Private Equity (PE) and Venture Capital (VC) are investing strategies that sit at the end of a spectrum of private company investments. VC sits on one extreme and focuses on investing in a range of start-up and growth companies before they become profitable. Because these companies have limited operating history and limited profits, if any, they cannot access the public markets to help finance them in normal times. Thus, they require private investors to provide funding to help them reach their potential. Most VC-backed companies fail and a venture capitalist is considered to be doing a good job if 4 companies in a portfolio of 20 generate positive returns. Given the high level of risk and company failure, venture capitalists expect these 4 companies to generate huge returns (10x+ their initial investments) to compensate for the losers.
Most positive exits occur through IPOs, although strategic M&A is a major exit strategy these days. PE sits on the other extreme of the spectrum and invests in mainly mature, profitable companies and some growth companies that can handle leverage to help generate investor returns. PE investors typically invest in the equity of private companies and use leverage to fill the valuation gap. Valuations are generally based upon a measure of modified cash flow, EBITDA. PE companies are able to tap the public and private financing markets to finance their operations, due to their size and positive operating history. PE investors will typically have 10 to 15 companies in a portfolio and will expect all of them to generate positive returns with low losses. Any returns over a 3x multiple of invested capital are considered to be a home run as most PE investors will target 2x returns and IRRs in the mid-to-high teens on a single investment. PE investors typically sell their companies to other PE firms, strategic acquirers, or through IPOs.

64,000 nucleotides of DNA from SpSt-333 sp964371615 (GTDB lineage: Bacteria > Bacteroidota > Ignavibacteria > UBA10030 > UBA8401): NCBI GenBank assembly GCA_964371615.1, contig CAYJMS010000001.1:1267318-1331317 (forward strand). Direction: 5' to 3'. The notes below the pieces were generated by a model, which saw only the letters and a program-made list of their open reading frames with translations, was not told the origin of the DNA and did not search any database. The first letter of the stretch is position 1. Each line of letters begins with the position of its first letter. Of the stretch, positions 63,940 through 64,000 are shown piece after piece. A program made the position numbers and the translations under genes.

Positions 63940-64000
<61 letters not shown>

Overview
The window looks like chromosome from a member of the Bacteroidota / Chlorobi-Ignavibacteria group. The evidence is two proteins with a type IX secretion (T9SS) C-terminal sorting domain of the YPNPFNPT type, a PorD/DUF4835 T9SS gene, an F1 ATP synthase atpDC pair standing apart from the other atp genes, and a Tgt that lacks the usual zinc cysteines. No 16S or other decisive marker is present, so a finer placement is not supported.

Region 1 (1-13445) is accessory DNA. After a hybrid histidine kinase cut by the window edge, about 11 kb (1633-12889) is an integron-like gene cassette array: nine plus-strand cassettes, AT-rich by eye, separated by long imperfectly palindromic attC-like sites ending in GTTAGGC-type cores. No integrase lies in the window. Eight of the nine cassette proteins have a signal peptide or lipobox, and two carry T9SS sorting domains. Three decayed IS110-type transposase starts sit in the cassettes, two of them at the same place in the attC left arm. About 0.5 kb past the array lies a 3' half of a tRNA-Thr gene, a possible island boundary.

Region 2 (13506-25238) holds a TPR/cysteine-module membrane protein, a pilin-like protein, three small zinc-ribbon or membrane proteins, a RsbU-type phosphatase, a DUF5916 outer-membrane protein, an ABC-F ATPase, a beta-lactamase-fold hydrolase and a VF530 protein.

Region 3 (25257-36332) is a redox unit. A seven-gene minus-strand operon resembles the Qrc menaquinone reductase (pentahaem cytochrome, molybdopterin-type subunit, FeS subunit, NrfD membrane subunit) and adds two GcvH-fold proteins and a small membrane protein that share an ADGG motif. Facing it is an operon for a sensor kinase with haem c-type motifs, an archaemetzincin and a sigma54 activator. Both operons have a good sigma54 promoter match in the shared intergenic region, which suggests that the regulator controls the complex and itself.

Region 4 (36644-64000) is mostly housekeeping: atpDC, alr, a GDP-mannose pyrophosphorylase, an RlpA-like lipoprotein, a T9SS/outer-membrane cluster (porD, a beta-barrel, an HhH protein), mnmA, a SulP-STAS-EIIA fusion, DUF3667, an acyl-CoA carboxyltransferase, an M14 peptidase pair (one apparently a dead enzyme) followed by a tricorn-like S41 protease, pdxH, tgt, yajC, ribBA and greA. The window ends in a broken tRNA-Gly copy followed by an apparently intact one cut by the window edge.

Private Equity and Venture Capital are both investments in companies that are not publicly traded.
Typically Venture Capital firms invest in young companies, usually technology or biotech startups of some kind or another. The goal of the venture capital firm is to lead the investment to an "exit", that is an event where the firm can get a return on their investment. In an exit the startup can "go public", that is have their shares sold to the public and listed on a public exchange such as NASDAQ. Thereafter the former startup is merely a public company with shares traded on the open market. Examples of Venture Capital Investments that have had successful public exits includfe Facebook and Google.
Alternatively, a venture capital investment can exit by selling to another larger firm that pays either with cash or their own shares. Thereafter the former startup is part of the larger firm. This is the most common exit. Examples would include Instagram, a company that was bought by Facebook, or Android that was bought by Google (now Alphabet).
On the other hand, Private Equity firms invest in established companies across a range of industries. Typically the private equity firm believes that it can better manage the investment, and make it a stronger company. Private Equity firms may buy private companies, division of private or public companies, or even take an entire public company private. Goals of private equity firms vary. Some want to make their investments stronger and then resell them. Others keep them for the long term. An example of a company that is owned by a private equity firm is Keurig.
With private equity, assets are combined of multiple investors to perform transactions. Using their pooled resources to acquire parts of a business or entire companies that are in distress. They do not maintain ownership for the long term and instead prepare some sort of exit strategy after several years. Private equity firms seek to improve upon an acquired business and then sell it for a profit.
Whereas, venture capital invests in a businesses earliest stages of operation. Venture capital takes on more risk to provide new businesses with capital so that they can begin operating and earning profits. It is often the startup capital provided by venture capitalists that gives new businesses the means to become attractive to private equity buyers or eligiblity for investment banking services.